JNC saved after youth workers accept pay settlement

Adam Offord
Wednesday, September 21, 2016

The system used for setting the pay of local authority youth workers in England and Wales will continue after employers and unions agreed a two-year pay deal.

The Joint Negotiating Committee sets pay and conditions for youth workers. Picture: Arlen Connelly
The Joint Negotiating Committee sets pay and conditions for youth workers. Picture: Arlen Connelly

??Earlier this year, local government employers announced they intended to end the dedicated terms and conditions deal for youth workers, known as the Joint Negotiating Committee (JNC) agreement, which has been in place since 1961.

However, this week staff representatives of the JNC agreement, which consist of Unite, Unison, the National Union of Teachers, and the University and College Union, accepted an offer that will see youth workers on salaries of £17,651 and above receive a rise of one per cent from September 2016, followed by a further one per cent increase in September 2017.

?The move will also see those on lower salaries receive increases of up to two per cent a year and the lowest grade on the pay scale scrapped.

It comes after members of the unions voted to accept the offer made by local government employer representatives.?

In February, employer representatives, made up of the Local Government Association (LGA) and the Welsh Local Government Association, said they wanted to end the JNC agreement and transfer youth workers to the same terms and conditions as other local authority staff.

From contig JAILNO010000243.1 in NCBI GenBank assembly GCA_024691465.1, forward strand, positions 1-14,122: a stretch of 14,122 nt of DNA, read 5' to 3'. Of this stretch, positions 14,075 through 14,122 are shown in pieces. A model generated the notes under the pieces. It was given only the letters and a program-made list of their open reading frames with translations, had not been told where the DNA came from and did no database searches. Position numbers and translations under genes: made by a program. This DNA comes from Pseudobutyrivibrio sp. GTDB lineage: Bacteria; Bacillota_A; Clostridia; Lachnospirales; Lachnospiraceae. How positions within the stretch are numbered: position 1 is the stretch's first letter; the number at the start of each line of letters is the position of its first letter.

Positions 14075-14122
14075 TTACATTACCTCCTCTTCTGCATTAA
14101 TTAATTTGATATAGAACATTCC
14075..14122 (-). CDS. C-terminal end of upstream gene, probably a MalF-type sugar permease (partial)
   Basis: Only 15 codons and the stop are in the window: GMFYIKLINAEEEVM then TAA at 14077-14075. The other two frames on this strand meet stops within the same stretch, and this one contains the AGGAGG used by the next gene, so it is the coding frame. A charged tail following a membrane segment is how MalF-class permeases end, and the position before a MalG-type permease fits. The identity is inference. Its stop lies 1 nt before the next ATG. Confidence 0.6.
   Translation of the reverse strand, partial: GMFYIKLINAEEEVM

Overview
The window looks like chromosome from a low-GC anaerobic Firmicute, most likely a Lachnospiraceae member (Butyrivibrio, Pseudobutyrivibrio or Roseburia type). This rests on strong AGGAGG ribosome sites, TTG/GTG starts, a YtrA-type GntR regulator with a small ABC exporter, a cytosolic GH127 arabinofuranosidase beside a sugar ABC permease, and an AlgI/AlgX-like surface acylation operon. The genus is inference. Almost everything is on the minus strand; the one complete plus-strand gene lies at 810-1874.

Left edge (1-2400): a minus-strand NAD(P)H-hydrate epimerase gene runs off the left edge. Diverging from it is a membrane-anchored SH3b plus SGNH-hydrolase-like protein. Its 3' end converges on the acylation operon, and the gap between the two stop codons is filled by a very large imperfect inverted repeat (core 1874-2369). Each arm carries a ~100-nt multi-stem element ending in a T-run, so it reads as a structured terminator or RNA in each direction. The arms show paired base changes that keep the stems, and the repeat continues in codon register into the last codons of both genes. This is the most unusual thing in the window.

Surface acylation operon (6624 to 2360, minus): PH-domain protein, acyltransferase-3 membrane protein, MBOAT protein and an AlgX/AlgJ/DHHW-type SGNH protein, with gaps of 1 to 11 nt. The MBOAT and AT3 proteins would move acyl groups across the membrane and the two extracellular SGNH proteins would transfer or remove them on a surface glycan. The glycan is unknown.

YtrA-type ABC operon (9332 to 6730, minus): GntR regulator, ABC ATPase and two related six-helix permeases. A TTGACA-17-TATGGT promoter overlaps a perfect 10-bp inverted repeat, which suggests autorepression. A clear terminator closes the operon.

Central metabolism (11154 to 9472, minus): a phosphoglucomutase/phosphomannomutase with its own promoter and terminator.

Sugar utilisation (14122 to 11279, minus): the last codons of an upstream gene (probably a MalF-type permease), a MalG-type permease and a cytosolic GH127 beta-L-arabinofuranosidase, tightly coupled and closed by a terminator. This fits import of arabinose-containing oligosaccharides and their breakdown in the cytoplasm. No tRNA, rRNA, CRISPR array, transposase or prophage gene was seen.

?The announcement came just six months before the existing two-year JNC agreement ended on 31 August 2016.?

However, following negotiations with the unions, employers made a new pay offer in June, and employers' JNC secretary Simon Pannell said that no decision on the future of the JNC agreement would be made until the "end of the next qualifications cycle" to allow local government officers to "look at the operation of the framework".?

?The pay deal will now preserve JNC terms and conditions for youth and community workers until 2018.

Colenzo Jarrett-Thorpe, national officer for community, youth and play workers at Unite, said saving the JNC agreement is a "significant victory" for youth and community workers.

"We believe that termination of the JNC agreement will see the marginalisation of the youth work professional qualification and the consignment of the youth work profession into the history books, so this deal represents a great outcome," he said.
 
"We will continue to protect and defend the profession of youth work and the JNC."??

The next full JNC meeting will now take place next year.

The LGA has been contacted for comment.?

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